Update: President Obama told ABC News’ Robin Roberts Wednesday, “I think same sex couples should be able to get married.”
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There’s no official word yet, but there are some strong signs that Barack Obama will publicly say that he supports same-sex marriage today.
The president is sitting down with “Good Morning America’s” Robin Roberts at the White House this afternoon, an interview that was apparently arranged in the last 24 hours. An ABC News spokesman tells the New York Times that it will be a “wide-ranging” conversation, but it’s hard to believe Roberts won’t press Obama to clarify his position on gay marriage – and it’s even harder to believe the White House would arrange something like this if Obama wasn’t prepared to do so.
Obama’s attitude toward marriage equality has dominated the news this week, thanks his Joe Biden’s seeming endorsement of it on Sunday’s “Meet the Press.” When the White House tried to downplay the vice president’s comments and to insist that they were entirely consistent with Obama’s position, it served to highlight just how vague Obama’s view has become – and how calculated his self-described “evolution” seems. And when Obama’s Education secretary, Arne Duncan, said on Monday that he supports gay marriage, it was a reminder of just how far behind his own party Obama was falling on the issue.
The controversy badly disrupted the Obama team’s script. They have long hoped to avoid confronting the marriage question during the 2012 campaign, believing it could jeopardize Obama’s support in swing states, and maybe even diminish enthusiasm among a small (but potentially crucial) segment of the African-American community. They hoped that by publicly saying that his views were changing and racking up a strong record on gay issues, Obama would be able to convince gay marriage proponents to look the other way until his second term.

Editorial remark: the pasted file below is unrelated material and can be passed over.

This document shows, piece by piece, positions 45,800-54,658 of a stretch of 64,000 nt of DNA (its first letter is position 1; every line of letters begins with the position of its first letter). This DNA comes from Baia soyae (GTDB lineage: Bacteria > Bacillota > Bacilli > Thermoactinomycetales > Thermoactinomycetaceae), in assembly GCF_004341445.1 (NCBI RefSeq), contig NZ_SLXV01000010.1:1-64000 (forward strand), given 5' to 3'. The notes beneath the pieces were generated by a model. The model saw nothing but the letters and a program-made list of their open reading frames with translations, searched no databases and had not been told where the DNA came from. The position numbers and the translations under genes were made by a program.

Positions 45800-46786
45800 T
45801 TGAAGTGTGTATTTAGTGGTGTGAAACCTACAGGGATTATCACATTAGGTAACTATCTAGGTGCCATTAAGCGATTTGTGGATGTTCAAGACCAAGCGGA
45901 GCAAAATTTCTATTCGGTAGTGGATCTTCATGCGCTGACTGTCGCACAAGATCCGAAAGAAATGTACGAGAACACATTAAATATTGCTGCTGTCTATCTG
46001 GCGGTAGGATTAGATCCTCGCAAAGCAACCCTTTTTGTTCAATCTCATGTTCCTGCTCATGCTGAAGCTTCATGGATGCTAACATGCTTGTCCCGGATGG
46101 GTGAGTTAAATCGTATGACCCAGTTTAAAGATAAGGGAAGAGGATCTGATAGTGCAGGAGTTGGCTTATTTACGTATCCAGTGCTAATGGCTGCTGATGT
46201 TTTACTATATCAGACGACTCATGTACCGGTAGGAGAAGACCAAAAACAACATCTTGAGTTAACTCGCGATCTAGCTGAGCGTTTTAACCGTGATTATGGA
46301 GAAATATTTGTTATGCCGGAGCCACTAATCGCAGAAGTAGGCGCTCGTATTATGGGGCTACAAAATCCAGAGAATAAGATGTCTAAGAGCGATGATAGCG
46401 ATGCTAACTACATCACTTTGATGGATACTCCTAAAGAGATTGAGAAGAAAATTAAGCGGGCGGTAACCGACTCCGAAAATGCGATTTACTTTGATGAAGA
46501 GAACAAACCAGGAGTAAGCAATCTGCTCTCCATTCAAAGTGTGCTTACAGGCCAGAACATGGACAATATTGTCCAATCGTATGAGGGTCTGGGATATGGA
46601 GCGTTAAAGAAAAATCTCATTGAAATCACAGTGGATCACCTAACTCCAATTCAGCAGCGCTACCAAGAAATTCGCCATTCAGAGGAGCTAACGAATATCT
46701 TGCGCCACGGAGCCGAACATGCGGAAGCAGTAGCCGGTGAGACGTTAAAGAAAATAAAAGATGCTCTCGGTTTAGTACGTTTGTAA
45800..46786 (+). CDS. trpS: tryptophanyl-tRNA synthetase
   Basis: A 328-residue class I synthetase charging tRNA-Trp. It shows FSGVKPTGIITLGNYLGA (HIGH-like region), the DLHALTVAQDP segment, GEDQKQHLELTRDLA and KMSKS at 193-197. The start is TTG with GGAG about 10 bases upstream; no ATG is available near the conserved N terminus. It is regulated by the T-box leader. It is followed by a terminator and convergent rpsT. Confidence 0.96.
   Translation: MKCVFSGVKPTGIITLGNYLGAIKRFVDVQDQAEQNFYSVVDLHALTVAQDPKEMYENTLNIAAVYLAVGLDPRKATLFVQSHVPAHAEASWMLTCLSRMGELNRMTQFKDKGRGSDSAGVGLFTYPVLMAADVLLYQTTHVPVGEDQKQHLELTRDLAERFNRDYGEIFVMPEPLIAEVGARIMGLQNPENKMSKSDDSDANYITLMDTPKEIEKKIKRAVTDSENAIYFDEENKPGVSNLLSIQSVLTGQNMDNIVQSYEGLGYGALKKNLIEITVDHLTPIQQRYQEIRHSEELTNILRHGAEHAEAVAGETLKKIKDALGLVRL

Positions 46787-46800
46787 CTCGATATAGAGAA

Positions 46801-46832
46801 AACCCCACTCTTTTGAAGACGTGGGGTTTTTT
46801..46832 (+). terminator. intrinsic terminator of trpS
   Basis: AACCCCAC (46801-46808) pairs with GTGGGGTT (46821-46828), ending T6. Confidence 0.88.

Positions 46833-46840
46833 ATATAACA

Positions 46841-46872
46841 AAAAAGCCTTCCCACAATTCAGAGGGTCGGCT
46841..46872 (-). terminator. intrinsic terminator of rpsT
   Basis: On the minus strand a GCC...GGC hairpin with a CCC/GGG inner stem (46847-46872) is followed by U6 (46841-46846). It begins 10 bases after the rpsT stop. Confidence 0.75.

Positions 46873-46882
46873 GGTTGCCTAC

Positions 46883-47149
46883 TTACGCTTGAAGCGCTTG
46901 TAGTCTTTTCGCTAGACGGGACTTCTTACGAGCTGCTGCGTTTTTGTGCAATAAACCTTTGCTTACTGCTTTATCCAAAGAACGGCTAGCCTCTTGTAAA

But the Obama script was always a tough sell, if only because few people who know his history actually believe he has any qualms about gay marriage. As a state Senate candidate in 1996, after all, Obama indicated his emphatic support for it on a questionnaire, making him one of the very few (or the only?) politicians to evolve from backing marriage equality to defending “traditional” marriage. With Biden’s comments and the White House’s incoherent walk-back attempt, the press lost its patience and began pressing for a clear answer, resulting in some uncomfortable moments for press secretary Jay Carney this week. Here, for instance, was how ABC’s Jake Tapper raised the issue on Monday:
There are very few people who think that the president is not going to, after November, whether he is reelected or not, come out in favor of same-sex marriage. I think there are very few people on the president’s campaign who doubt that, very few people who support the president, very few people who oppose the president, who have any doubt that that is what is likely to happen. And if that is the likely future of the president and this position…why not just come out and say it and let voters decide? It seems cynical to hide this until after the election.
Carney had nothing to say, and there wasn’t much he could have said. When you boil it down, the Obama gay marriage strategy for 2012 has long depended on everyone – the press, Democratic activists, the Republicans – being too preoccupied with other issues to demand clarity on marriage. And it was working well enough until Biden’s “Meet the Press” appearance, which forced the White House’s deliberations into the open. Now that the world is paying such close attention, Obama will sounds like nothing more than a slippery, timid politician if he continues with his “evolving” bit.
If Obama does officially change his position today, the timing will be a bit awkward, since North Carolina – a state the president won in 2008 – just overwhelmingly approved a constitutional amendment banning gay marriage and same-sex partnerships. This is exactly why Obama and his team have been so reluctant to take a firm position on the issue. While it’s true there is now plurality and even narrow majority support for gay marriage at the national level, that support is not evenly distributed across the country. Voters in many battleground states would likely approve an amendment just like the one that passed in North Carolina.
That said, candidates whose views are at odds with the electorate on an issue or two routinely win elections anyway. A lot of swing voters in a lot of swing states won’t share his position, but if Obama does come out for gay marriage, they might at least respect him for taking a stand.